Phonics at Ryvers School
At Ryvers School we follow Little Wandle Letters and Sounds. It is a complete systematic synthetic phonics programme (SSP) and is based on the original Letters and Sounds. It extensively provides a complete teaching programme meeting all the expectations of the National Curriculum.
Little Wandle Letters and Sounds is designed to enable the teaching of systematic and high quality phonics. It is taught within a set time period to ensure children have fluent recognition skills by the end of Key Stage One. It also acts as a method of provision for children in Key Stage Two who require supported intervention in their word recognition skills.
At Ryvers School we aim to enable the children to:
Access high quality, systematic phonic work as the prime approach to decoding print.
To experience consistent practice, progression and continuity in the teaching of phonics and spellings throughout the school.
Start learning phonic knowledge and skills systematically as soon as children begin Ryvers in accordance with the Letters and Sounds programme.
Have access to discrete, daily sessions progressing from simple to more complex phonics knowledge and skills.
Have access to a multi-sensory approach so that children learn from simultaneous visual and auditory activities which are designed to secure essential phonic knowledge and skills.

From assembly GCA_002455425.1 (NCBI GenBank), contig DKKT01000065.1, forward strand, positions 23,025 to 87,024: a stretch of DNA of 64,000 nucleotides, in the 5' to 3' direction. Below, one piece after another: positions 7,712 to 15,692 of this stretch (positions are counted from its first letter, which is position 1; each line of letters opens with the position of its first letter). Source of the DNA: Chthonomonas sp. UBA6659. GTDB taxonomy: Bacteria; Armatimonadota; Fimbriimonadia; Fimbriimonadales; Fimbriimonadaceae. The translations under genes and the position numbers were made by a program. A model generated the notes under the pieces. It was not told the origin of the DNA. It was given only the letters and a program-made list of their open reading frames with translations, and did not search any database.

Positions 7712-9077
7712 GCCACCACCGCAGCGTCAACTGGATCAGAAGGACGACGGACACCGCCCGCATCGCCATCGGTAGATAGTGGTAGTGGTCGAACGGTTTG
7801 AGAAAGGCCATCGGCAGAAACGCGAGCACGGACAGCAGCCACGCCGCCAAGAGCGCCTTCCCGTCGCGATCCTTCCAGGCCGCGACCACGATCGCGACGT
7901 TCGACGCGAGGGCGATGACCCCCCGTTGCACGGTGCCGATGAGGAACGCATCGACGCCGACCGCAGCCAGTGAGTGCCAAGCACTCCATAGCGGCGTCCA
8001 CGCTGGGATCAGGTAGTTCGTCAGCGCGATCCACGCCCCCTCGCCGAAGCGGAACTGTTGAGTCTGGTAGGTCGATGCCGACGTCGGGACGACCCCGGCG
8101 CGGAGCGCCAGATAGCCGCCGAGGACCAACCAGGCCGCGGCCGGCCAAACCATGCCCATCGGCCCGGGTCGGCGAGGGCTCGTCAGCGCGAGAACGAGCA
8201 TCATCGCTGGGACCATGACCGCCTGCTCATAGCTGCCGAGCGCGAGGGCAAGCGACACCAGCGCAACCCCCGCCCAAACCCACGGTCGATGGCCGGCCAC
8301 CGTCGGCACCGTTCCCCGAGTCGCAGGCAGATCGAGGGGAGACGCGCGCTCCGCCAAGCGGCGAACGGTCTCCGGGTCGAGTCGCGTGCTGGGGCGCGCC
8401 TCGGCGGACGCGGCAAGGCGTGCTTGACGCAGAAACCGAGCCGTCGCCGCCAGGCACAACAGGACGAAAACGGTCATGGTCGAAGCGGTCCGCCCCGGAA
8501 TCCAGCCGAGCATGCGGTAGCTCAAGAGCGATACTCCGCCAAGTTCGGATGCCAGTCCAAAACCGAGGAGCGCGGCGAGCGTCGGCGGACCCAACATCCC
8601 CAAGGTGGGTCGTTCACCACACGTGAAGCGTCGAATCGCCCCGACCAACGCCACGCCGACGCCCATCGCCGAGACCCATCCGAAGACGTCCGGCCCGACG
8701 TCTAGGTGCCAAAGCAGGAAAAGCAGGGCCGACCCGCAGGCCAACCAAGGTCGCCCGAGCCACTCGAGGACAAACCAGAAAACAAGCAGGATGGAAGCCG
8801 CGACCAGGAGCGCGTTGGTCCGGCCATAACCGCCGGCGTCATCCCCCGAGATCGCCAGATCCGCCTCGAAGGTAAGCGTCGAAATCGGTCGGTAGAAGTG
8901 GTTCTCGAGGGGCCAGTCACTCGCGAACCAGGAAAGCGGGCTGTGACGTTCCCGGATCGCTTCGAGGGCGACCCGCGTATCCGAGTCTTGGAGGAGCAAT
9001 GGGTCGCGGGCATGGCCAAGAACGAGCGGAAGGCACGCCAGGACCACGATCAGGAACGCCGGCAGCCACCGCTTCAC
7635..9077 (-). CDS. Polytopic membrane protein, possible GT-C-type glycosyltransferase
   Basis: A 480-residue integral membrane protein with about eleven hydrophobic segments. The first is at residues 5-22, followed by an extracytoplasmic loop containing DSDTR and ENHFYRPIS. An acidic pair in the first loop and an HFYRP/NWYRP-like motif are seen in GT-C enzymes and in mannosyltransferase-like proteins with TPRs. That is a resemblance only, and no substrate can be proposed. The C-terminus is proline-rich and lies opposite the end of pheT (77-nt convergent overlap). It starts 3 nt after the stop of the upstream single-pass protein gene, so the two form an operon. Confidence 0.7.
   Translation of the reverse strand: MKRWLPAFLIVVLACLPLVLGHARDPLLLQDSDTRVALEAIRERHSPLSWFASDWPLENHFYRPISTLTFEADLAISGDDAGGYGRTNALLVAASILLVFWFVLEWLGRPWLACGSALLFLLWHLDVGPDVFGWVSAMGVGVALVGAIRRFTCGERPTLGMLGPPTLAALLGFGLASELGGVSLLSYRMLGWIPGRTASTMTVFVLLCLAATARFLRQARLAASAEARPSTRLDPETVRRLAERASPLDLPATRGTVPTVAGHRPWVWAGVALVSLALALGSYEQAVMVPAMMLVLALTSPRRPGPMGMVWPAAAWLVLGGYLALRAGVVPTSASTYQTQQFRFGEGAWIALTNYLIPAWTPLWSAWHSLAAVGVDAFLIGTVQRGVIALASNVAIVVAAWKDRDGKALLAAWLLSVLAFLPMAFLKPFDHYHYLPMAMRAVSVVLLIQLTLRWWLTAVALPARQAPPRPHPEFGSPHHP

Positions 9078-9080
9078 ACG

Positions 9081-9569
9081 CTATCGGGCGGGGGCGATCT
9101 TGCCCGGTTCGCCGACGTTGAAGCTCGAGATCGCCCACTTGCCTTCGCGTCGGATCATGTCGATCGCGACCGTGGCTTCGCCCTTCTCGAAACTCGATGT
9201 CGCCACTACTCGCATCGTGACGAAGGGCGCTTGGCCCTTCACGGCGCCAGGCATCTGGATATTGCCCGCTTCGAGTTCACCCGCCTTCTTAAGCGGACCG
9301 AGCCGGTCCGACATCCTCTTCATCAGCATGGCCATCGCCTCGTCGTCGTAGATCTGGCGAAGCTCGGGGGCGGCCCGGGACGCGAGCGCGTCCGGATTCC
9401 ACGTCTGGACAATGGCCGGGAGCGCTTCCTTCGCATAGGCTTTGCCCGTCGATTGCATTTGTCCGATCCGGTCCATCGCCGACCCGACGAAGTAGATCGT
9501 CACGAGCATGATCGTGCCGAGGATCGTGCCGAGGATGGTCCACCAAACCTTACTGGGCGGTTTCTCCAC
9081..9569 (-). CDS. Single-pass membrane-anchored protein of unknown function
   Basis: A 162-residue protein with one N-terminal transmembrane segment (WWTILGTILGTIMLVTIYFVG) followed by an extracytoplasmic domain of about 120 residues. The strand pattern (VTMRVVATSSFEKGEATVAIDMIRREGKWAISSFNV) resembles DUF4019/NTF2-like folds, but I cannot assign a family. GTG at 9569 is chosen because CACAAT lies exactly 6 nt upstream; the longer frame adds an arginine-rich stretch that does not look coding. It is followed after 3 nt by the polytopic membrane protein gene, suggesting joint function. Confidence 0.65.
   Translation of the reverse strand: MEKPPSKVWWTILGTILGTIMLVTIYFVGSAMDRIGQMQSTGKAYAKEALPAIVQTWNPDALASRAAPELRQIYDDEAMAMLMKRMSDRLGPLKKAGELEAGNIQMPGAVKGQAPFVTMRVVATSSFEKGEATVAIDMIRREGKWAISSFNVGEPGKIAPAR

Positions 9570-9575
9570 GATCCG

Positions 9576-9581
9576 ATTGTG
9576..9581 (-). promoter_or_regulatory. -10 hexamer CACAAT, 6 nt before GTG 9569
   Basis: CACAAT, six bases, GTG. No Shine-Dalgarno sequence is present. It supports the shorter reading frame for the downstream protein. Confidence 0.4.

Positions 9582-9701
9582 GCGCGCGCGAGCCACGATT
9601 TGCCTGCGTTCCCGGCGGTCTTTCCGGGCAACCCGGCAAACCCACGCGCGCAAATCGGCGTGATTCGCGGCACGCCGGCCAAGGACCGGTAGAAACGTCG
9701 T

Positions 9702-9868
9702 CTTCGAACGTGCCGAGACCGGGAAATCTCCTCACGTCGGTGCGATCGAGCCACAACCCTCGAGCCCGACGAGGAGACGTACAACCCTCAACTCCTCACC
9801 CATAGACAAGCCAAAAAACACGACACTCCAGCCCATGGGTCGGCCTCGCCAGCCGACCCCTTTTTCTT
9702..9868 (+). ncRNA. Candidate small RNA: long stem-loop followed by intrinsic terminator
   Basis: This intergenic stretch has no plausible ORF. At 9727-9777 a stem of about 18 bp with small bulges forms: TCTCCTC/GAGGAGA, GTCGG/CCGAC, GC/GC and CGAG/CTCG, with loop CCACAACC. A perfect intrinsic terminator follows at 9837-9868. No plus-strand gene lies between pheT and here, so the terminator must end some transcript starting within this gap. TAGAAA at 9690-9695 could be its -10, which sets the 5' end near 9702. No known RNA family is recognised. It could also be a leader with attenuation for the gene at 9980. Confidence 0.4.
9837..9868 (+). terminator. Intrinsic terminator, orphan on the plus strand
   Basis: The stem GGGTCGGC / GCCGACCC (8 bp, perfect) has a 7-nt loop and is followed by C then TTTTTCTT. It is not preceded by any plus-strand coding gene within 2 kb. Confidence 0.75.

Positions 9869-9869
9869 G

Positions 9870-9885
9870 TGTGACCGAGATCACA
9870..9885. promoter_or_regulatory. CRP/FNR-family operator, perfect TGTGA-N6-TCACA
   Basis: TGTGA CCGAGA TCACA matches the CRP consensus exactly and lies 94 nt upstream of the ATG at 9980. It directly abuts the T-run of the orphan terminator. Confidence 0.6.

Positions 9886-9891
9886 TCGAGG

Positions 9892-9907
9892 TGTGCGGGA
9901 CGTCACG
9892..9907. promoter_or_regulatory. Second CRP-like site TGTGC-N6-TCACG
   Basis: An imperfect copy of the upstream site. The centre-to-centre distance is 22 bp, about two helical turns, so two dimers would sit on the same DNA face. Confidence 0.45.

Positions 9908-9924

Read high frequency words that do not conform completely to grapheme/phoneme correspondence rules.
Read a range of texts and spell words that are within their reach but are challenging and require decoding skills.
Foundation Stage – Nursery
The Nursery introduce activities within the Nursery that concentrate on developing children's speaking and listening skills which lay the foundations for learning phonics. The emphasis during the activities are to get children attuned to the sounds around them ready to begin developing oral blending and segmenting skills for reading.
Foundation Stage - Reception
Phonics is taught daily in the Reception classes in twenty minute sessions. These sessions are identified on the class timetables. The children will be learning Phase 2 and Phase 3 phonemes (sounds). They will be blending sounds together to read words and then begin to read captions and short sentences.
Key Stage One
Phonics is taught daily in the Key Stage One classes in discrete twenty to thirty minute sessions. These sessions are identified on the class timetables. Children are taught by the Class Teacher in whole class sessions and are supported by Teaching Assistants. Children who require phonics provision are taken out of class in the afternoon to work with Teaching Assistants in an intervention group. The children will be taught phase 4 and 5 and they will learn to blend and segment longer words.
Key Stage Two
Children within Key Stage Two are not taught phonics in discrete sessions; however, their phonological knowledge is applied and developed to guide their spelling and SPAG work. Children are taught about word structure and follow the ‘No Nonsense Spelling’ scheme used throughout the school.
Children who have a lower than chronological reading age are given discrete intervention delivered by a Teaching Assistant or Teacher. The intervention is recorded on the class provision map and is monitored by the English Subject Leader and SENDCO.